Helping Hands Animal Rescue Bowen president Kirsty Short with dog Piper and her nine puppies. The rescue organisation is calling out for more foster carers. Picture: Elyse Wurm
Helping Hands Animal Rescue Bowen president Kirsty Short with dog Piper and her nine puppies. The rescue organisation is calling out for more foster carers. Picture: Elyse Wurm

Plea for foster carers more urgent after eased restrictions

A WHITSUNDAY rescue shelter is desperately searching for people willing to foster animals, as volunteers expect to face a massive post-COVID spike in abandoned pets.

Helping Hands Animal Rescue Bowen has put a second call out for foster carers looking to house cats and kittens.

The shelter has about 35 cats and kittens in care and assistant adoption co-ordinator Sharron Morrison said without people to foster them, the kittens would be at risk of never finding a home.

"It may come to the point that without foster carers, these cats will sit in these cages … for months and months and months and may not be adopted," she said.

"They're going to get bypassed all the time the longer they're in care."

Animal Rescue Whitsunday owner Christina della Valle is predicting a surge in animals surrendered to her shelter after COVID-19. Picture: File
Animal Rescue Whitsunday owner Christina della Valle is predicting a surge in animals surrendered to her shelter after COVID-19. Picture: File

The added pressure to house animals has been made even more urgent as Ms Morrison predicts there will be a spike in abandoned and surrendered pets when coronavirus restrictions completely ease.

Ms Morrison said as people begin to travel and find work, they will realise that looking after animals is a full-time responsibility.

While Animal Rescue Whitsunday owner Christina della Valle was not experiencing the same influx of animals, she also predicted there would be spike in pets taken to her shelter after the pandemic.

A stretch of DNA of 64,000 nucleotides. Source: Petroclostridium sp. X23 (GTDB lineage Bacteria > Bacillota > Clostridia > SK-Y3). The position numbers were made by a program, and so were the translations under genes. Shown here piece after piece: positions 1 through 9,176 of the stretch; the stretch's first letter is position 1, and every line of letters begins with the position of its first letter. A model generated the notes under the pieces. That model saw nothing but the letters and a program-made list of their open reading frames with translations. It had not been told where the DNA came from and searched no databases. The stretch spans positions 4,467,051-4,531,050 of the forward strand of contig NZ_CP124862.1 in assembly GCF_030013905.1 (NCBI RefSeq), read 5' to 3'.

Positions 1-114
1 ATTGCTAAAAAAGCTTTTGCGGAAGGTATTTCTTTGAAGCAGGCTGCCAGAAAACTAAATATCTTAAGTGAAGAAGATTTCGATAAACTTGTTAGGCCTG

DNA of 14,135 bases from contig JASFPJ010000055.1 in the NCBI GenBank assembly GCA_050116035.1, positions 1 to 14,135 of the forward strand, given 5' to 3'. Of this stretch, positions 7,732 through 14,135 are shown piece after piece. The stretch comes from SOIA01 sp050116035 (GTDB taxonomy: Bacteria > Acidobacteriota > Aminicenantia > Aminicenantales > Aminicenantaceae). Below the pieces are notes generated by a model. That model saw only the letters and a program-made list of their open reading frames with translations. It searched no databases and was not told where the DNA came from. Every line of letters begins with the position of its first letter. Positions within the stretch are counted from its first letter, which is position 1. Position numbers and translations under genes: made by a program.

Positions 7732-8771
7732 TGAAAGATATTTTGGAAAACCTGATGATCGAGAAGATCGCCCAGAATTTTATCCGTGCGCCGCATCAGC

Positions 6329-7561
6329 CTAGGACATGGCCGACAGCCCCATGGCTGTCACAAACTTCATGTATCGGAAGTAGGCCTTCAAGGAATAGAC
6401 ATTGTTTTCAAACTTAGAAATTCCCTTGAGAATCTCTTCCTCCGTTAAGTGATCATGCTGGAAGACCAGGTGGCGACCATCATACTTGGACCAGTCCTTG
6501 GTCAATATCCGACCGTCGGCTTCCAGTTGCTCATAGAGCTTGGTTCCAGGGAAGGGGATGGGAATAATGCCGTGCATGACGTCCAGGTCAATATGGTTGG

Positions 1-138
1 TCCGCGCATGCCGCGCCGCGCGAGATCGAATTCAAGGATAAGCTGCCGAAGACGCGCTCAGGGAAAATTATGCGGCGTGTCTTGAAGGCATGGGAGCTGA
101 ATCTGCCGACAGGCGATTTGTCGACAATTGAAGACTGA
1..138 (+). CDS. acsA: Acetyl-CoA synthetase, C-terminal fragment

"A lot of people keep their pets because it's company," she said.

"Once restrictions ease (and) people can travel widely again, I know I will again have some more kittens."

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Ms della Valle's rescue centre spans 260 acres and unlike Helping Hands, she has more room to house animals for longer periods of time before they are permanently adopted.

However, she wished this wasn't the case, saying dumping animals was becoming more common in the region, especially in Bowen.

"The more rural we are, the less animals are considered part of the family," she said.

"If you are not willing to treat your future pet, be it a cat, be it a dog, be it a horse, then don't adopt one.

"If you can't afford to feed them, vaccinate them and desex them, don't get a pet.

"If you don't treat them like family, don't get a pet."

Anyone interested in helping out Helping Hands Animal Rescue Bowen is encouraged to message the group through its Facebook page or phone 0459 538 093.


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